Burchard’s Business Building Blocks-Part 2

Let’s continue to explore Brendon Burchard’s 10 business building blocks for an expert empire.

Step 2) Pick your audience

This is what we call your target market or who you are going to serve. Many new coaches try to resist this by saying that they can help anyone. But as Brendon says, you do not have the time nor resources to market to the entire world.

There is a group of people who needs and is willing to buy your services, but in order to find them you need to define who they are. Only then can you create effective marketing that will draw them to you. Your definitions of your target can include demographics, psychographics (mindsets), and motivational metrics. Motivational metrics include things like are they actively searching for a solution, how urgent is their need, and what other options are there for them.

You can also chunk it down by breaking the possible target market into smaller segments. Do this by identifying a group of people with 1) very specific identifying characteristics, such as people starting a home business, people with dog problems, or people who need to lose weight; or 2) problems that you can solve, such as people recovering from breast cancer, people deciding on a new career, or people in search of their life purpose.

Think about who will most benefit from you services. It should be a specific group of people that can be easily found online. It’s much easier to market your coaching business if you narrow your focus down to a certain group of people. You need to know who you want to target for your services.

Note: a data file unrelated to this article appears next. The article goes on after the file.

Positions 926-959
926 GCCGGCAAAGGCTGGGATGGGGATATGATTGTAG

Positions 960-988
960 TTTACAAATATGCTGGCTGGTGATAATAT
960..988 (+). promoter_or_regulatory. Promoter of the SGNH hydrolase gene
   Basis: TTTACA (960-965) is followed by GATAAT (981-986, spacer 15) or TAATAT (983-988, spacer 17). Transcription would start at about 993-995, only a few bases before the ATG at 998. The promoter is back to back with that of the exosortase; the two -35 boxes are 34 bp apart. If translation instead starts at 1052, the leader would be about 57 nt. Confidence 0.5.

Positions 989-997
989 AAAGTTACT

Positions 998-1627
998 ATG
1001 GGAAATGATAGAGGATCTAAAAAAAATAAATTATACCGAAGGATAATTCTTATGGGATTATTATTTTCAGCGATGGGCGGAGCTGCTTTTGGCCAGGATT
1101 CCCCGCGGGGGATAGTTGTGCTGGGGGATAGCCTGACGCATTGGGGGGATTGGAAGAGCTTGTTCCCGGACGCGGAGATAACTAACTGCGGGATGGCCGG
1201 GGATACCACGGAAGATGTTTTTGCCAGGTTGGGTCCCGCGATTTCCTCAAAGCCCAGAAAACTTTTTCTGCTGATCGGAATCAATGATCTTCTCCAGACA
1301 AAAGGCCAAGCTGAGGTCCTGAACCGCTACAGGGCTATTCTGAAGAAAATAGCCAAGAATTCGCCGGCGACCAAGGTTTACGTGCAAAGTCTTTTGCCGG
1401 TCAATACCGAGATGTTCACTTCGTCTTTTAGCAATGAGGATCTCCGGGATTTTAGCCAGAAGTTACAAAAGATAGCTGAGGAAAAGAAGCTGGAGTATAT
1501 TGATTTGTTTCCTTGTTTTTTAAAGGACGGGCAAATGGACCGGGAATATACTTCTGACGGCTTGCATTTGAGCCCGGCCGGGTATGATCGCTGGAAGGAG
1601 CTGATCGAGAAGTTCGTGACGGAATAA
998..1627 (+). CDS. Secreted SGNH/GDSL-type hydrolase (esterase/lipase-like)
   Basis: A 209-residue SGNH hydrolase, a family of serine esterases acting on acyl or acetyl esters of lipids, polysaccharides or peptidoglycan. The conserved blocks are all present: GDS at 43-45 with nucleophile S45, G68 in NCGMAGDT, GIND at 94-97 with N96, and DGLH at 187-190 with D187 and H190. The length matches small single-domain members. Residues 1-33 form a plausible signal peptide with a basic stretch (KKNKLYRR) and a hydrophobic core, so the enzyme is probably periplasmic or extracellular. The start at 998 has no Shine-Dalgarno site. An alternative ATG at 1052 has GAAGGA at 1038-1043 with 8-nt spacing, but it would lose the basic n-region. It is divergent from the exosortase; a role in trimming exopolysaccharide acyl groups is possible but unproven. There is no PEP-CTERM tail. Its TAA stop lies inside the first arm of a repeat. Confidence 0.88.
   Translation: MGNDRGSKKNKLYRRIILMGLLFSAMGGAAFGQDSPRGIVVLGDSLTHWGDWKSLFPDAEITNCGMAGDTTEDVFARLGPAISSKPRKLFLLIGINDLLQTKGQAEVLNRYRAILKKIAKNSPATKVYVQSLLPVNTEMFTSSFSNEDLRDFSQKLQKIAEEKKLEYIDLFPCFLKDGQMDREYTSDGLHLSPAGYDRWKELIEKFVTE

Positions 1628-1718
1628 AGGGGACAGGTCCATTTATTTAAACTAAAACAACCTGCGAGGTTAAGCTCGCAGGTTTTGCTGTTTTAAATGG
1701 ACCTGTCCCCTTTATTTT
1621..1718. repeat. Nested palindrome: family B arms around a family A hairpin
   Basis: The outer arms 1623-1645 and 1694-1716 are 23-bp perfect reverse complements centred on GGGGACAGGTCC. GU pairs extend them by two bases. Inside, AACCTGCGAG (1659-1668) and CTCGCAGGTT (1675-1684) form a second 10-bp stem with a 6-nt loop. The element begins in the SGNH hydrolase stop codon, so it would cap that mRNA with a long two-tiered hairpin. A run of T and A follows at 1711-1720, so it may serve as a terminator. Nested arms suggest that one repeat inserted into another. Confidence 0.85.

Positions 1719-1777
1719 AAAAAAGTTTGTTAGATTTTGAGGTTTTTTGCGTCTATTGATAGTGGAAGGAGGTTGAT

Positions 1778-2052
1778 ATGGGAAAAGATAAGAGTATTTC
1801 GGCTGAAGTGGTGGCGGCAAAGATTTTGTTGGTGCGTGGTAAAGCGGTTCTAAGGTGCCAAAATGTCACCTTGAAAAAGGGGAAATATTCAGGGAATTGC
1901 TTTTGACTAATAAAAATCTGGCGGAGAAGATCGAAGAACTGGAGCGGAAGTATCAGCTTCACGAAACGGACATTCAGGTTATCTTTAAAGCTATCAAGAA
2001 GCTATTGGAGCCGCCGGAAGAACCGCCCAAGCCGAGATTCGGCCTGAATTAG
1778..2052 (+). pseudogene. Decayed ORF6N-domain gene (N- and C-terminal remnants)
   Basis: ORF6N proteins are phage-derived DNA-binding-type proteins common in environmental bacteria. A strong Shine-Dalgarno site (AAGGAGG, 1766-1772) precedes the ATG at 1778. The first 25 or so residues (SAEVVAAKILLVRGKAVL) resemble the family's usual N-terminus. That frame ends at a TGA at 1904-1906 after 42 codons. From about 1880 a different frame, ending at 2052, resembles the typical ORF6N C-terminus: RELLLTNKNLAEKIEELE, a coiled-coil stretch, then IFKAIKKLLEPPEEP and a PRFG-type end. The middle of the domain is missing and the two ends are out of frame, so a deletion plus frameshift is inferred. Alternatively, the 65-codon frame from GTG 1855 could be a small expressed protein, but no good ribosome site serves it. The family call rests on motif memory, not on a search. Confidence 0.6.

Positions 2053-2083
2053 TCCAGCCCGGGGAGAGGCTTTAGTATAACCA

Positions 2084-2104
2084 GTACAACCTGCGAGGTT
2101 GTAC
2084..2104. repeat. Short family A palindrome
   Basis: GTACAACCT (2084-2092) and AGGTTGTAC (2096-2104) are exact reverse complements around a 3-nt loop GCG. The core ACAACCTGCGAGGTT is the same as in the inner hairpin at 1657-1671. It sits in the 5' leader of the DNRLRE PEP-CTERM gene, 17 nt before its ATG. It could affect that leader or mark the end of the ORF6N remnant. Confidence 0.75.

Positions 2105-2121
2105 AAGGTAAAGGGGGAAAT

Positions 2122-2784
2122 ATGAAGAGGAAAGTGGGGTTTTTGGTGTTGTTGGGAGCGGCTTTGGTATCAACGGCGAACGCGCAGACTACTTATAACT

Step 3) Discover your audience’s problems

In order to create marketing materials that are appropriate for your audience, you need to understand their needs and buying behaviors. You need to be able to speak their language. You do that by talking to them—through forums, surveys, phone calls, networking, and online group discussions.

What you want to know are things like, what do they want to accomplish, what frustrates them, what have they done to improve the situation that didn’t work, and what would it take to get the problem solved.

The more you can know about your audience’s pressing needs and ambitions, the better equipped you will be to provide problem-solving information and services that they will buy and consume.

Interestingly enough, these 2 steps are universal in the business training arena. And in fact even before I read this book, I included these steps in my basic coach business training course that I offer several times a year. You need to get these two steps completed before you start marketing your business.